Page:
Well, it looks like my second poetry collection, The Shape of Things (Salò, 2017), has sold out. Interested readers, however, can now access a copy on Academia.edu. So check out The Shape of Things (for the first time).
More translations of poems from my second book, The Shape of Things (Salò, 2017), are in the August 2019 issue of Literatura. Marko Bauer and Andrej Tomažin translated into Slovenian “An Ode to 2013: We Are the National Security Agency’s Children,” “Desertification Is Not Just the Earth’s Pastime,” “The Decibel Curfew Does Not Apply,” “That Was a Bad Idea,” and “I Am a Mechanic,” and they appear in Literatura under the general title “Oda letu 2013: Smo otroci Nacionalne varnostne agencije.”
Bauer and Tomažin previously translated “The Shape of Things I,” “Winter, or, Some (Future) Ambiguities,” and “We’re Just Like Yesterday’s Headlines” in the December 2016 issue of IDIOT. (The title of the translations are “Oblika reči I,” “Zima ali neke (prihodnje) dvoumnost,” and “Smo kot včerajšnje naslovnice.”)
At this year’s Modern Language Association Convention in Seattle (January 9-12, 2020), I will be speaking on a round table discussing Bad Books. I have included the information about the panel and a tentative abstract for the paper I will be presenting below.
338. Bad Books
Friday, January 10, 2020, 1:45-3:00 pm, 617 (WSCC)
Presiding: Eric Loy
1. “Notes on Notes on Notes: Glenn Ligon Reads James Baldwin,” Paul Benzon (Skidmore C)
2. “Books Behaving Badly: The Raison d’Être behind Perec’s La Disparition,” Priya Wadhera (Adelphi U)
3. “Debilitated Forms and Forms of Debility: On Writing a Failed Book,” Sharon Tran (U of Maryland Baltimore County)
4. “The Space of Megatexts: ‘Reading’ Mark Leach’s Marienbad My Love,” Bradley J. Fest (Hartwick C)
The Space of Megatexts: “Reading” Mark Leach’s Marienbad My Love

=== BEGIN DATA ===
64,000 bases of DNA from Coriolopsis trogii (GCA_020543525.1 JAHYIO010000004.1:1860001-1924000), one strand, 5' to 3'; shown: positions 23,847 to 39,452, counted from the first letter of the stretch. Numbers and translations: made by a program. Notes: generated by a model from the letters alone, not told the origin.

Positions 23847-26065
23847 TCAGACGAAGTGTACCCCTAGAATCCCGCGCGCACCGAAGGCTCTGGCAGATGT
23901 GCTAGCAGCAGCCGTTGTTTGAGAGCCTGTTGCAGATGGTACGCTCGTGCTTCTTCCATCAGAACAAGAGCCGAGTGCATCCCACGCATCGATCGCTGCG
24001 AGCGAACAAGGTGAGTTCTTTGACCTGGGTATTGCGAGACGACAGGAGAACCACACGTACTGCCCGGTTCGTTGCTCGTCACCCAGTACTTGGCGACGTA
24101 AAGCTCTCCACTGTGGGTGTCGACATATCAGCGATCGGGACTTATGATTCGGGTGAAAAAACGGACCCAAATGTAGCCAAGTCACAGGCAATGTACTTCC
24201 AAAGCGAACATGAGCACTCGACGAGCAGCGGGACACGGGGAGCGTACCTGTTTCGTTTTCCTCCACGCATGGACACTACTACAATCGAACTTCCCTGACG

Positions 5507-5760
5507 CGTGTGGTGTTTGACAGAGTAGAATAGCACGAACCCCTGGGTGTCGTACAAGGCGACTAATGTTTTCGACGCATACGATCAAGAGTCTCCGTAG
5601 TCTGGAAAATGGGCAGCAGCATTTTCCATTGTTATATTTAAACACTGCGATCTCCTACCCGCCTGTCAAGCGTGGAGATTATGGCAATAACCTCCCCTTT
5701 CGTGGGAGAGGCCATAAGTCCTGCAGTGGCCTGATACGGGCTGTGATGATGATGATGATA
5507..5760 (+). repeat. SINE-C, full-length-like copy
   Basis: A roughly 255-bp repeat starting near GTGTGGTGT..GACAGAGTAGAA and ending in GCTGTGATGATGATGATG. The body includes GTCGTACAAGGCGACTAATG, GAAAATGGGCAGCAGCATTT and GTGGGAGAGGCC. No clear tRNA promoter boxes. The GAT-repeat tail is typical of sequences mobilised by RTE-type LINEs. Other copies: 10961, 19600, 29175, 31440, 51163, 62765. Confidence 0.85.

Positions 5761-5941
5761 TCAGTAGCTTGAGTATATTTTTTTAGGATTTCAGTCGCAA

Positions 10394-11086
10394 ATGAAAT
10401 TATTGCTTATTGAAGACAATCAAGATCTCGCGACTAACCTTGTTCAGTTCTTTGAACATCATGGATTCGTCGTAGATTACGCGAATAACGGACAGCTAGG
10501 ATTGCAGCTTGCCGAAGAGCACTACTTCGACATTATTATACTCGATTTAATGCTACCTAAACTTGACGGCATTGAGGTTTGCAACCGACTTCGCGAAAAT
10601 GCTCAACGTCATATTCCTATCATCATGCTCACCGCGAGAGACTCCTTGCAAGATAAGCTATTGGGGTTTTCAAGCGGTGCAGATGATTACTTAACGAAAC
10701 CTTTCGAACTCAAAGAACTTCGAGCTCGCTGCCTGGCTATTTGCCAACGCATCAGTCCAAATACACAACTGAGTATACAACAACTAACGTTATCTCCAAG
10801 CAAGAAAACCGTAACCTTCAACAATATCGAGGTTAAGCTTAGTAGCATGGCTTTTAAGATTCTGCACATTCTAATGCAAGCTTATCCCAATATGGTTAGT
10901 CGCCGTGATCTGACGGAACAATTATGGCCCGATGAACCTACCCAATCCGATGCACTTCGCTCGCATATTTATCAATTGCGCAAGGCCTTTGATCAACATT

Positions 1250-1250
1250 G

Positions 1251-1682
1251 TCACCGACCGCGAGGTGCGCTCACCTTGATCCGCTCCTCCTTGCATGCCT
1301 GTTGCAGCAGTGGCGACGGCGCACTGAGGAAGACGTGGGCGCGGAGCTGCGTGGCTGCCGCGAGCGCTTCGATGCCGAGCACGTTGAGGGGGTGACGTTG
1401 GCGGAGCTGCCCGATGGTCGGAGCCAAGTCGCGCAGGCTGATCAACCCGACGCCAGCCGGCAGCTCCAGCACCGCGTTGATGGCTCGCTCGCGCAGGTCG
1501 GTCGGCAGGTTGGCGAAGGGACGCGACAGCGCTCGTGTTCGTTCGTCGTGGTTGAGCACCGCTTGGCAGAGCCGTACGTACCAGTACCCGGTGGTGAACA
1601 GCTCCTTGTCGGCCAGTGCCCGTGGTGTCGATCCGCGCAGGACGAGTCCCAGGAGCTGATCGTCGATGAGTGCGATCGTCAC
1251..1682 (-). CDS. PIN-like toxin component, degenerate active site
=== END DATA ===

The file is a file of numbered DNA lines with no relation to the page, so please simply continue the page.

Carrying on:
At over seventeen million words and consisting of seventeen volumes printed in dense eight-point font, the second edition of Mark Leach’s Marienbad My Love (2008; 2nd ed., 2013) currently holds the record as the world’s longest novel and is what I have elsewhere called a megatext. Composed over the course of thirty years using a number of digital techniques, the result is one of the more spatially imposing works of literature to ever sit on a shelf. Because of this, it also appears that no one has really bothered to read it. Whether this is due to some prejudice against self-publication or critics’ perceptions of authorial vanity, the sheer unreadable size of the text has discouraged anyone from taking Leach’s work all that seriously. I believe this is a mistake and this paper aims to seriously consider a remarkable project that rebelliously pushes against the conceptual, temporal, and physical boundaries of the codex novel. The revisions made to the second edition of the text indicate that not only does Leach intend for people to actually read his book, but also that Marienbad My Love is in fact a complex theoretical statement about the novel in the digital age and a meditation on the present and future of literary writing. In this paper, I will argue that accounting for Marienbad My Love’s material size by finding ways to speculatively (and actually) read this unreadable text will encourage us to rethink how we theorize the novel in the twenty-first century.
For previous essays of mine on megatexts and unreadable texts, see:
I made another appearance on The Jabsteps podcast filling in for Salvatore Pane in episode 116: “The Review of LeBron, Inc. with Dr. Bradley J. Fest.” Geoff Peck and I talk about Brian Windhorst’s new book, LeBron, Inc.: The Making of a Billion-Dollar Athlete (New York: Grand Central, 2019). For our previous review of Brian Windhorst and and Dave McMenamin’s book, Return of the King (2017), check out episode 57, “Jabsteps Book Review with Dr. Brad Fest! Return of the King (LeBron not Tolkien).”
This fall, my third at Hartwick College, and as 2019-20 Winifred D. Wandersee Scholar in Residence, I’ll be teaching just one class, ENGL 312 Intermediate Poetry Workshop. Here’s the syllabus.
Honored to have the poems “Blason I,” “Blason II,” and “Blason III” in Queen Mob’s Teahouse. These are the first published poems from a brand new project endeavoring to see everyday objects anew by mediating their perception through lenses of poetic and cultural influence. (Former students may recognize in these my own answers to a question I sometimes pose on the first day of class.)